My personal and warmest thanks also go to the past and future presidential team Angie Fagerlin , Heather Gold , James Stahl and Beate Sander , as well as to Secretary-Treasurer Tasha Stout and Historian Robert Beck . Thanks to you, our work was a true example of leadership team work. Listening closely to your advice made my presidency not only easier but also brought us all together to the “next level”. It was a fantastic experience. I will miss you and I hope I can give part of this back to our Society.

One of the highlights, which met all our strategic goals, was the 17 th Biennial SMDM European Conference in Leiden. With this truly international meeting, we hit an all-time European record with more than 300 participants from 26 countries and all continents. The interdisciplinary sessions provided a great example of joining forces in SMDM, and the integration of patients moved forward - thanks to Anne Stiggelbout, Ewout Steyerberg & team .

When autumn leaves began to fall, there was a lot of excitement at our Society as we prepared to launch several new initiatives, which were part of the fundraising campaign under the leadership of Jill Metcalf. I want to acknowledge the dedication and teamwork of SMDM volunteers, members and staff, far too numerous to name here, who turned ideas that started with some version of, “Wouldn’t it be great if…,” and made them realities:

The overarching goal of this new fellowship funded by the Gordon and Betty Moore Foundation is to build and support a cohort of future leaders with the skills to effectively apply decision science to research, practice and health policy. The Fellowship provides three years of support to clinical research fellows, doctoral candidates and post-doctoral fellows with a commitment to health decision sciences, and for whom lack of financial resources presents barriers to ongoing engagement in SMDM. The application deadline is December 17, 2018. Thanks go to Jill Metcalf, Ava John-Baptiste & team .

The goal of this Program funded by the Hess Foundation is to train physicians and other providers in effective doctor-patient communication and shared decision making. It will be launched and promoted during and following the Montreal Meeting. The idea of this Program grew out of numerous invitations from and conversations with meeting attendees and SMDM members who wanted to bring SMDM short courses to their home institutions or to other sites that would benefit from an introduction to or a continuing education in medical decision making. James Stahl, Hilary Bekker, Margaret Byrne, Beate Jahn, Jane Kim and Beate Sander are serving as the Oversight Committee members.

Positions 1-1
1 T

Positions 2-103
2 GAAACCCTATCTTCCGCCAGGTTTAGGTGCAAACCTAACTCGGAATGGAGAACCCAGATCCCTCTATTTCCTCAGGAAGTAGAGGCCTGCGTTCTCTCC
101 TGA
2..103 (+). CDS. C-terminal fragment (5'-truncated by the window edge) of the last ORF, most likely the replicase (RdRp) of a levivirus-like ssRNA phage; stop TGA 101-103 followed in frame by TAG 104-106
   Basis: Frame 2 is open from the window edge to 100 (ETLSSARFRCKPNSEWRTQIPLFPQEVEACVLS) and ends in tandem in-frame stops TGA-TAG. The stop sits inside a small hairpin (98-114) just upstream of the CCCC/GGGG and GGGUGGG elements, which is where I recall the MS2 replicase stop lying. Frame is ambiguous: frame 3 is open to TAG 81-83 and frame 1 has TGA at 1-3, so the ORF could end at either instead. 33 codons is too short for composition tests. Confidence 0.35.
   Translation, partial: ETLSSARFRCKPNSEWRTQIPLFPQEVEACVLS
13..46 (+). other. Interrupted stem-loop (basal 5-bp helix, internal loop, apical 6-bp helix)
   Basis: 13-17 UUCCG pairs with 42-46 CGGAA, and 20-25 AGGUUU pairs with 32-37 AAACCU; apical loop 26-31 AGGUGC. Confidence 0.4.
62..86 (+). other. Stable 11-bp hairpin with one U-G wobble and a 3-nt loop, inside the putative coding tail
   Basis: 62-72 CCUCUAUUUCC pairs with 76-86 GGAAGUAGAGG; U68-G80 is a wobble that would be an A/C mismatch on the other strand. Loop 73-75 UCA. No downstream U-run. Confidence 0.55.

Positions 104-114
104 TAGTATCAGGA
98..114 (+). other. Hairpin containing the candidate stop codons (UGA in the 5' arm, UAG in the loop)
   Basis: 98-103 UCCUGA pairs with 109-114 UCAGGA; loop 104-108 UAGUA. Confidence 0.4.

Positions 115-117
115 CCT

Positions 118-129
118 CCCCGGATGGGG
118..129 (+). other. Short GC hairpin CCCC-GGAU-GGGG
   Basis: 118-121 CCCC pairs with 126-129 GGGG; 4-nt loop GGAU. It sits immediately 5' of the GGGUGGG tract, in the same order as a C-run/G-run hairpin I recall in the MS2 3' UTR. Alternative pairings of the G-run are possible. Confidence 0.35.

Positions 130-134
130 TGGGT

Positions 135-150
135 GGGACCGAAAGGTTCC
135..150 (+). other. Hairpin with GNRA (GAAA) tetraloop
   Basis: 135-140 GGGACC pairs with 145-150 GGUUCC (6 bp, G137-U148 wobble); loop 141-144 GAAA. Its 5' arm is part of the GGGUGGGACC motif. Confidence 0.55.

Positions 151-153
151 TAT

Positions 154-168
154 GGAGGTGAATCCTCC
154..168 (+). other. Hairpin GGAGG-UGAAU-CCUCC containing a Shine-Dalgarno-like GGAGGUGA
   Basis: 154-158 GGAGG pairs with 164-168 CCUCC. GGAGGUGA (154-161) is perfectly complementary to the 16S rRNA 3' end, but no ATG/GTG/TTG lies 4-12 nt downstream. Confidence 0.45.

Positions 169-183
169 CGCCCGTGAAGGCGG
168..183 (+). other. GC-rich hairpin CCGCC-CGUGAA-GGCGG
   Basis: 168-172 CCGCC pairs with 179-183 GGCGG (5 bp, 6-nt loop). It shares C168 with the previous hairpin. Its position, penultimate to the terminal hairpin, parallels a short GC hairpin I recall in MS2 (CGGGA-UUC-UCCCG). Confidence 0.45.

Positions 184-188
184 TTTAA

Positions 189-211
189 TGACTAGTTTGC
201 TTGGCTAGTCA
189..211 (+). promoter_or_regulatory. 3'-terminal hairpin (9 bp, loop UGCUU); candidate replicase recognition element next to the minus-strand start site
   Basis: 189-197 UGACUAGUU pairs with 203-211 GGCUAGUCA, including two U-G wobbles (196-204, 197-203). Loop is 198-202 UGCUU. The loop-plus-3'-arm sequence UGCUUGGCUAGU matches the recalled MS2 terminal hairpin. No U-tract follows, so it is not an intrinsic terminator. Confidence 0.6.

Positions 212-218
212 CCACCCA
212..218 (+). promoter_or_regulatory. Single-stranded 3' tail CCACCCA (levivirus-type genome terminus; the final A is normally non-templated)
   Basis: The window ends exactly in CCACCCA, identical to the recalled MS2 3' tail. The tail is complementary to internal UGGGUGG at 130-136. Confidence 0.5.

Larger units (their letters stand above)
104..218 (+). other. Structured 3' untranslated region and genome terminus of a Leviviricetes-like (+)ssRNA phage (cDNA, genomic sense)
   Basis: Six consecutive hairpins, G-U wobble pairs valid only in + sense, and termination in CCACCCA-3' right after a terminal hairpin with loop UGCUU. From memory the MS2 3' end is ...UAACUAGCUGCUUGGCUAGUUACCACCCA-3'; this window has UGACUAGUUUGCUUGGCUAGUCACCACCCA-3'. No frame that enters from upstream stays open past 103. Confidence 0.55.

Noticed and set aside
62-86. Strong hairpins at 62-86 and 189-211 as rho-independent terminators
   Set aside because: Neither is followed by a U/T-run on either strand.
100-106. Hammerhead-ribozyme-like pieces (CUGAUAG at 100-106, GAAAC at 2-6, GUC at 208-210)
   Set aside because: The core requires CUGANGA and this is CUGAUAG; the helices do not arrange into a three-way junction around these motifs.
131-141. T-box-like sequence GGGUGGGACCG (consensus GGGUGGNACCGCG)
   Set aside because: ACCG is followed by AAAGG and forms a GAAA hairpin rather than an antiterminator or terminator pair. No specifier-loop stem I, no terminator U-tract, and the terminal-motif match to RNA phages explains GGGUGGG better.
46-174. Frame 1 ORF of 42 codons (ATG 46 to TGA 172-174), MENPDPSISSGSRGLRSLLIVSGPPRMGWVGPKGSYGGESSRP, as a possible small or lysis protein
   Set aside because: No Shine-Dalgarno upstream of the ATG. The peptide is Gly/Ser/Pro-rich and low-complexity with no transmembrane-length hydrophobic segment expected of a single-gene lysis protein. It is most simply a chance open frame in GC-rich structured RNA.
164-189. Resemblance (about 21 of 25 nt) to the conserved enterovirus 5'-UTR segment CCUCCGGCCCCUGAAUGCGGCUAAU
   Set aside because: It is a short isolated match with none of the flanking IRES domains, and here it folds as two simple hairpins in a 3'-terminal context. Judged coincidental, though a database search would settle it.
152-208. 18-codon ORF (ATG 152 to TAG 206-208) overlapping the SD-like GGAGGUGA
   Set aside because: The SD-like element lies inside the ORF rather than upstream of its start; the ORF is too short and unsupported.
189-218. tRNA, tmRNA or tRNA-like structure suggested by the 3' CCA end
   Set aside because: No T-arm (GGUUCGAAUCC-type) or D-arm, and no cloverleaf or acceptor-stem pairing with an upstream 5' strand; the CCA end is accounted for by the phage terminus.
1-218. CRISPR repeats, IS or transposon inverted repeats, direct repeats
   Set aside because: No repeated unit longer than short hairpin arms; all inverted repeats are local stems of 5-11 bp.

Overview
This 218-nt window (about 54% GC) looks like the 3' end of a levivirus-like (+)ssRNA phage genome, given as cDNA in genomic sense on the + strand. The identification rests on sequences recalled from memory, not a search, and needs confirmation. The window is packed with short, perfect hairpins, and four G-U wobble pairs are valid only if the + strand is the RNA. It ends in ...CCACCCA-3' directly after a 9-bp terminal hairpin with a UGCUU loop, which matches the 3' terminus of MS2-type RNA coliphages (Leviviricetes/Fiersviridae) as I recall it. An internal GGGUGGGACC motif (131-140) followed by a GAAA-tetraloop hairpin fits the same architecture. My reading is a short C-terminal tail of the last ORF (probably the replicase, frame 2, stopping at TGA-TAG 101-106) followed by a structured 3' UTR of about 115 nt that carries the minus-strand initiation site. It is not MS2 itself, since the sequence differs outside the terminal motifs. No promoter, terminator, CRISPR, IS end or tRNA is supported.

With the help of Beate Jahn and Jill Metcalf , SMDM initiated networking activities among SMDM members within the European Cooperation in Science and Technology (COST) Program. We are proud that we now have been invited to participate in a COST application initiated by SMDM member Javier Mar Medina and others . If you are interested in inviting SMDM to participate as an International Organization in a multi- and interdisciplinary COST Action proposal contributing to the scientific, technological, economic, cultural or societal knowledge advancement and development of Europe, please read further details in this newsletter.

These new initiatives simultaneously serve several of our strategic goals, including education, internationalization, collaboration, leadership, reaching new audiences, and further joining the disciplines and forces of SMDM. But we must not stop here – the work continues! I hope to see many more instances of SMDM turning these, “Wouldn’t it be great if…,” ideas into actual programs, or task forces, that will benefit our members and strengthen the field of medical decision making well into the future. If you would like to be involved in these initiatives, or have ideas for new projects, please see me or the other board members at the meeting, or send us an email.

We also moved on with our plan to create a Mobile and Online International & Educational Program. A pioneering group of SMDM members volunteered to provide material for core tutorials, which will be reached through an SMDM online curriculum website. Together with the Education Committee, the Publications Committee and the MDM Journal Editor, we also will discuss on how we can leverage potential synergies between our teaching efforts and publication channels.